Dean Tech Launches First New Tech School in Massachusetts

William J. Dean Technical High School, a GRAD Academy, has opened the 2014-15 school year as the first fully dedicated career technical high school to operate under the New Tech Network model and the first New Tech Network high school of any kind in Massachusetts.   More than a full year of preparation went into the transformation of Dean, which now uses project-based learning in a high tech context as the foundation of the classroom experience for its 9th and 10th grade students in this first year of implementation.

All GRAD Academy high schools, including Dean, are members of the New Tech Network. GRAD Academies deploy the NTN model with additional supports and programs unique to GRAD, including real-time data assessment, high tech learning innovations, college and career readiness and a focus on developing a variety of value-added community partnerships that substantially enrich student experiences. jpeg (10)

Barry Bacom, Principal of Dean Tech, was an initial co-designer of the GRAD Academy model while he was working as a New Tech Network Director Akins New Technical High School in Austin, Texas. About the New Tech transformation of Dean, Barry shared, “I am excited to take the work I’ve done with New Tech and apply it to a new context at a turnaround school like Dean Tech. I think that New Tech is a great fit for Dean Tech as a technical vocation school as students are learning life skills that all 21st-century students need.”

“We have been impressed by the Dean Technical team throughout the exploration and planning process, said Tim Presiado, Chief Operating Officer of the New Tech Network. “Through their visits to other Network schools, they were able to develop a very thoughtful design for their school that connects the Career and Technical resources at their disposal to an engaging set of course offerings and programs. While CT has always ‘done projects’, the shift has been toward full PBL implementation, using the language and process that they now share with the the core classes. We are excited to support their team in the coming year and deepen our partnership with Project GRAD USA through our work in Holyoke.”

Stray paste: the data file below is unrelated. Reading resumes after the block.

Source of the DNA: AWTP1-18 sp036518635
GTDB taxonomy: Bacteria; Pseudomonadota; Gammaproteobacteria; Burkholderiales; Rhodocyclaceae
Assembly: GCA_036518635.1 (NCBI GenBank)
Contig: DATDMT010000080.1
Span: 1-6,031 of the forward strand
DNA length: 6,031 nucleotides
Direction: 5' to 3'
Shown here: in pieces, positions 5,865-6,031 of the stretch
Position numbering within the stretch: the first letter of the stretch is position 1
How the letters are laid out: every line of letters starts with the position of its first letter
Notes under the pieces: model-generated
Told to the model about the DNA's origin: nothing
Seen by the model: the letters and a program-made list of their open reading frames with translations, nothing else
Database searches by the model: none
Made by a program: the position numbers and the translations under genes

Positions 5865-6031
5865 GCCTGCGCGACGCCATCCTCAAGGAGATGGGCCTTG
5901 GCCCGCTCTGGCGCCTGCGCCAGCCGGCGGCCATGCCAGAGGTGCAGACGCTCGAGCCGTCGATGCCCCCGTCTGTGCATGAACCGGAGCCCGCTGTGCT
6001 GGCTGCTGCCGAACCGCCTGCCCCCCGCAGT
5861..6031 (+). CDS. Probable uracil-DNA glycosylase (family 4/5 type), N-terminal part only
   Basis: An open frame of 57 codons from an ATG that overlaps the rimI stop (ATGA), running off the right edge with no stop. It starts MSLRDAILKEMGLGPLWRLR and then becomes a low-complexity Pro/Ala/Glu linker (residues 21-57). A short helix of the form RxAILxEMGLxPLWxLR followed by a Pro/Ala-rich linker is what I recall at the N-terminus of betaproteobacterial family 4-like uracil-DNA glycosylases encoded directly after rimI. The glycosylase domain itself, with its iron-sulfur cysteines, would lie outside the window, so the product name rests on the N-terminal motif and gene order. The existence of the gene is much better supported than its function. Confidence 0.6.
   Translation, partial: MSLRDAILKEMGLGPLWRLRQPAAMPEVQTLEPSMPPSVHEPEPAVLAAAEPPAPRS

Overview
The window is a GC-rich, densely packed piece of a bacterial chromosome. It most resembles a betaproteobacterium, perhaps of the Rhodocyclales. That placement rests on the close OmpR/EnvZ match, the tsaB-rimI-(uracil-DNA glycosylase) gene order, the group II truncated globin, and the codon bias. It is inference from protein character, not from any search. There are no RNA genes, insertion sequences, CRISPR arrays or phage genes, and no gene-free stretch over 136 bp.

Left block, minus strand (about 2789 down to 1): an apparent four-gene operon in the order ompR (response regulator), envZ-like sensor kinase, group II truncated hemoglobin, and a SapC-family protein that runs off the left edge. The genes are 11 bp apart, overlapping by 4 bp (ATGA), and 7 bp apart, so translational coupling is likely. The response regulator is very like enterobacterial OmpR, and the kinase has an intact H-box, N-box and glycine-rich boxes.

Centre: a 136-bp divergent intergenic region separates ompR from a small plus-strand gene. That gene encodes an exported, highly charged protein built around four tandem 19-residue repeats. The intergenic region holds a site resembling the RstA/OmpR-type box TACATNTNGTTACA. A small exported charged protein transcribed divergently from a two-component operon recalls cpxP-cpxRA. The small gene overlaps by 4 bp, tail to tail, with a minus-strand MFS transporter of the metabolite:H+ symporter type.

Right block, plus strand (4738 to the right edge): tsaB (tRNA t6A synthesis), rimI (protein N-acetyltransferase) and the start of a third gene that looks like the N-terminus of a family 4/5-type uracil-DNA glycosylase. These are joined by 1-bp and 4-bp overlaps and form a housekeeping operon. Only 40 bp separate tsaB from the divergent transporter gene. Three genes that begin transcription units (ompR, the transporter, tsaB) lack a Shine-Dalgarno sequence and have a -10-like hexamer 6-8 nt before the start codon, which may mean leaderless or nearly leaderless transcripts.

The New Tech model has been gradually introduced to Dean Tech over the past year. 9th and 10th grade students were given two weeks to become familiar with the new structure of their school, and the teachers began their New Tech training last year, attending conferences that prepared them for leading a classroom under the New Tech model. Over the next two years, as the New Tech model is rolled out to all four grades at Dean Tech, all teachers will be fully trained in the New Tech model. “The 9th and 10th graders are really the vanguard of the implementation of this model,” Bacom shared.

“Adopting the New Tech model at Dean opens the door for a powerful integration of the core academic disciplines, the career and technical fields, and the arts — this is a direction that many have begun to talk about, but very few, if any, have really pursued,” said Dr. Marcy Singer-Gabella, Chief Academic Officer of Project GRAD USA. “Because New Tech organizes learning around complex and messy real-world problems, it positions students to become problem solvers and designers for the 21st century.”

Every student in a New Tech classroom has a dedicated computer so that they can learn technical skills and have access to learning and development resources necessary to succeed in the 21st century. Dean’s partnerships with organizations such as Holyoke Community College and the Massachusetts Green High Performing Computer Center (MAGHPCC) have brought sophisticated tech tools needed for students’ success and have helped build bridges between GRAD and the community. These partnerships have enabled the creation of the new CISCO Academy, introduced last year, and other learning labs at Dean, helping to reinvent what Dean Tech looks and feels like and pointing the way toward a bright, innovative future at Dean.